While by convention most operations involving special operations forces (SOF) are conducted under a veil of secrecy, 2011 saw a series of engagements that inevitably attracted considerable attention.
Some were impressive successes, hard to conceal, such as the gallantry of 32-year-old Cpl. Benjamin Roberts-Smith of the Australian Special Air Service regiment, who, in January, was awarded the Victoria Cross in a ceremony at Campbell Barracks, Perth, for bravery displayed when the patrol he had led in Helmand province the previous June had come under heavy fire from the Taliban. Undeterred by the intensity and accuracy of the opposition, Roberts-Smith charged uphill through a fig orchard to engage two enemy machine gun squads and draw fire away from wounded soldiers of his platoon. Having previously won a gallantry medal in 2006, Roberts-Smith silenced both Taliban positions and became only the fourth recipient of the Victoria Cross during a decade of conflict in Afghanistan.
In early March, as the Arab Spring swept through Libya, less welcome attention was focused on Special Forces as seven members of the British Special Air Services (SAS) Increment, the unit attached to the Secret Intelligence Service (MI6), landed in a pair of Chinook helicopters on a flight from Malta to protect a negotiator sent to open a back-channel for the British government to the breakaway National Transitional Council’s leadership in Benghazi. Their local contact, waiting at the rendezvous near al-Khadra, 20 miles outside the city, was “Tom Smith,” a Welshman who had been operating in the area as an irrigation engineer on a 37,000-acre wheat farm for the past six months. As the nine men conferred, about to climb into Smith’s Toyota pickup, they found themselves surrounded and outgunned by a local militia. In compliance with their rules of engagement, the SAS soldiers laid down their weapons and were handcuffed so they could be taken into custody at a local military base. Following the very public, televised intervention of the British ambassador, the group was released and evacuated to Malta on HMS Cumberland, a Type 22 frigate.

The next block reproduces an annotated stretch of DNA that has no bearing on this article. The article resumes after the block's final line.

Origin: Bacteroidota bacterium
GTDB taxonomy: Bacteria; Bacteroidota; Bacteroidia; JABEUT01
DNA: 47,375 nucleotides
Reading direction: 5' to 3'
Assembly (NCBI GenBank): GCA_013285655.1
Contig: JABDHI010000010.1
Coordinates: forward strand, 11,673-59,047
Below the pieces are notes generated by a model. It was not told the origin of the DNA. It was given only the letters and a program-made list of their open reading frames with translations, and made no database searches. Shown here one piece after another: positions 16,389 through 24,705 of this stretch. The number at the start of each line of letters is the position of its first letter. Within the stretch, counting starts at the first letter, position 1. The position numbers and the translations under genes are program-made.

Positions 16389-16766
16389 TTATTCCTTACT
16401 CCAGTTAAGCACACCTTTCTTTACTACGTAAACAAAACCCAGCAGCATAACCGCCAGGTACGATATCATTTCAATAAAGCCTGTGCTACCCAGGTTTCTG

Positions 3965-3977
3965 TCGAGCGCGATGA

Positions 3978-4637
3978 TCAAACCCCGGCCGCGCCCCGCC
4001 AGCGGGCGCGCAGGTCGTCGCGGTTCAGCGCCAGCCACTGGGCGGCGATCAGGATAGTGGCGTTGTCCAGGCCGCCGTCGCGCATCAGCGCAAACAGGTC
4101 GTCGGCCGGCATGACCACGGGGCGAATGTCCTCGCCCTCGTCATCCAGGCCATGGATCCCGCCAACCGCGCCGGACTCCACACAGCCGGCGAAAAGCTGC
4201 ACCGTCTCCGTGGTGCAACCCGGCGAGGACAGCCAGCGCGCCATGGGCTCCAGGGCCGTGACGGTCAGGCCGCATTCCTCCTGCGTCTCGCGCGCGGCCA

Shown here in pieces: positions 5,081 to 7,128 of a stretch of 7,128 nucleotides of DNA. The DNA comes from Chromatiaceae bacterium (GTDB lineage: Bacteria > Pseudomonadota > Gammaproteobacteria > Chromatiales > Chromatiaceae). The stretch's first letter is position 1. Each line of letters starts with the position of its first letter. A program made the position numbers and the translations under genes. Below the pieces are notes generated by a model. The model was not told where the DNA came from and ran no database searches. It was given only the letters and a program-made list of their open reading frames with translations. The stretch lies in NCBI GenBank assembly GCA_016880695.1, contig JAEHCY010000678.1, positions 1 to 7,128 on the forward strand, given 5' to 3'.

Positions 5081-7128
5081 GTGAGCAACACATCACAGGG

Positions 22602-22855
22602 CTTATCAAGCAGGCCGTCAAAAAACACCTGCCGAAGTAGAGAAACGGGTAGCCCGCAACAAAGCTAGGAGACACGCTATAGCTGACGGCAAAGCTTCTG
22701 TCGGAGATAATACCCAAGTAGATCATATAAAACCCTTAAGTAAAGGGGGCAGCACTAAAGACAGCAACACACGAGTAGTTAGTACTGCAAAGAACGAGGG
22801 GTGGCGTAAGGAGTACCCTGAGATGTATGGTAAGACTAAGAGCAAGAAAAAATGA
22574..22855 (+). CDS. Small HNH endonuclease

Libya would prove to be an unexpected theater of operations for SOF units, with the British 22nd SAS, deployed initially in support of NATO air strikes, acting covertly as target designators on the ground, and then in a more overt role in support of the anti-Moammar Ghaddafi resistance fighters. As well as coordinating the NATO aircraft, operating from bases in Spain and Italy, the SAS trained and equipped the chaotic rag-tag groups of ill-disciplined volunteers who had marched on the regime’s strongholds in Tripoli and Sirte, where they were confronted by a combination of African mercenaries and remnants of Ghaddafi’s elite Revolutionary Guard.
More special operations forces headlines were to be made in May as the U.S. Joint Special Operations Command’s (JSOC) Navy SEAL Special Mission Unit (SMU) raided Osama bin Laden’s compound in Abbottabad, Pakistan. The operation had been planned for the previous eight weeks by Adm. William H. McRaven’s JSOC and the Central Intelligence Agency (CIA). Surveillance on a Kuwaiti suspected of being one of the terrorist leader’s aides, a courier using the name Abu Ahmed al-Kuwaiti, had led the CIA in August 2010 to a three-story building inside a 1-acre compound surrounded by an 18-foot-high wall and located just off Kakul Road in Bilal, a suburb of Abbottabad. Although the interior of the structure was unknown, aerial reconnaissance imagery was used to construct a replica site at Fort Bragg, N.C. The SMU personnel began practicing an assault in March 2011 and in April, moved to Nevada to rehearse the tactics at a similar altitude and night temperature. Finally, at the end of April, the SEALs were flown on a C-17 Globemaster to Bagram.